Battling Drug Resistance: A Tale of Two Pathogens
HIV/AIDS, malaria, and tuberculosis are the world’s three deadliest infectious diseases of humans, often referred to as the ‘Big Three’. Together, they are responsible for more than 10% of all the deaths worldwide each year. What is perhaps most worrisome is the fact that the current therapies that treat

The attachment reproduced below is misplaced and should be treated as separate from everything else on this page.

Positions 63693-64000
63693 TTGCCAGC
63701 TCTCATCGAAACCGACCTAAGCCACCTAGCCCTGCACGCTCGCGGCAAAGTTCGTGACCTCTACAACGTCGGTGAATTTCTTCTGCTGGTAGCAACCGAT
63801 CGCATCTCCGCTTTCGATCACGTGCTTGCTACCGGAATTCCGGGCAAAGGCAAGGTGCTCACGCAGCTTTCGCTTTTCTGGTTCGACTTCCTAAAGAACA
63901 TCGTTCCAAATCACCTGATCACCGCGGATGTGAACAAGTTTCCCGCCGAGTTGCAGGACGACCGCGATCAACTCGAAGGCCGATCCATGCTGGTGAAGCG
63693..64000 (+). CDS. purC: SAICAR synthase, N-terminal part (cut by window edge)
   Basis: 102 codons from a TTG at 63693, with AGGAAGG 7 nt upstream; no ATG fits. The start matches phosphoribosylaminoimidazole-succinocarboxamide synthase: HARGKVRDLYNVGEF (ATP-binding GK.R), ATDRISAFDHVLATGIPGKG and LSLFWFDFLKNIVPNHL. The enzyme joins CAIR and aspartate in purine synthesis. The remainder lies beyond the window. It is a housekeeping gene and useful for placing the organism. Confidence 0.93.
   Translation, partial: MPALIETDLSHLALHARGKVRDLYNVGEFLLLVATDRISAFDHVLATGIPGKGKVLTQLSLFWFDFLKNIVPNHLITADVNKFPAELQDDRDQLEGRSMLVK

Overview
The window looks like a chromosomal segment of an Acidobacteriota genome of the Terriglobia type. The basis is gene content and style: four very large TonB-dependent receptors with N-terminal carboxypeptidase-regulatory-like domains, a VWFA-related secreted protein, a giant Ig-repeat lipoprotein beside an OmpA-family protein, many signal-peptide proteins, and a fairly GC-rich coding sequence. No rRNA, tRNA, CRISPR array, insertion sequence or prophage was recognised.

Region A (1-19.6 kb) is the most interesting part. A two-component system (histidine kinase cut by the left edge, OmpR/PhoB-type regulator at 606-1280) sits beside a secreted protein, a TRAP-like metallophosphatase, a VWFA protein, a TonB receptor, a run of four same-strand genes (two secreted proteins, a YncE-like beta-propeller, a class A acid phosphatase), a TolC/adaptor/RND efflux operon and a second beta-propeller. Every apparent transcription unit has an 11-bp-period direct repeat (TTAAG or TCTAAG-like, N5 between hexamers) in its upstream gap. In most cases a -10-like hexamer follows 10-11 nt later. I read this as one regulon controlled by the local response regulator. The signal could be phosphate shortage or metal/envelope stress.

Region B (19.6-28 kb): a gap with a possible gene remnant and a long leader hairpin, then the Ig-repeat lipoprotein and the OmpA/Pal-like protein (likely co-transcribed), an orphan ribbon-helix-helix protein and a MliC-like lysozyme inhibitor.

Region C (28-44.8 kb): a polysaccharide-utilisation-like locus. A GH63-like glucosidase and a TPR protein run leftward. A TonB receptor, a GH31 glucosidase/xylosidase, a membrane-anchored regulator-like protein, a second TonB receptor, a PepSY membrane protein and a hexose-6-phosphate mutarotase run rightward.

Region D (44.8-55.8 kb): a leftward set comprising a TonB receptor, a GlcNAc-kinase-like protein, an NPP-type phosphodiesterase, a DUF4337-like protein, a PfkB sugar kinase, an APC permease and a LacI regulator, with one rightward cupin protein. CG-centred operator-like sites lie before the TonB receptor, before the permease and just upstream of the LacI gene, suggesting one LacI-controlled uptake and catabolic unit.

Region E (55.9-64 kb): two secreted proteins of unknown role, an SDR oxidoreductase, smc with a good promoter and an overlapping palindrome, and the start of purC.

these conditions are losing their efficacy due to the emergence of antimicrobial drug resistance. Accordingly, research is urgently needed to address the growing problem of drug resistance and to help drive the development of novel therapeutics. In the first chapter of this doctoral dissertation, three strategies to combat drug resistance are discussed: 1. Developing therapeutics that target host-derived factors, 2. Identifying new antimicrobial inhibitors, and 3. Investigating host-pathogen biology using systems analysis to drive the development of novel therapeutics. Examples of research utilizing these strategies are discussed in the following chapters, with a particular focus on two of the “Big Three” pathogens- HIV-1 and the malaria parasite, Plasmodium. The identification and characterization of a novel host factor that regulates HIV-1 reverse transcription is described in Chapter 2. In Chapter 3, the development of a high-throughput phenotypic assay to identify novel antimalarial drugs is discussed, and in Chapter 4, a broad review of systems biology-based research of host-parasite interactions (with an emphasis on Plasmodium) is included. The Appendix includes preliminary data and future aims for systems biology research aimed at understanding Plasmodium liver-stage development. Through the combination of these scientific efforts, we will surely strength our position in the ongoing battle against antimicrobial drug resistance.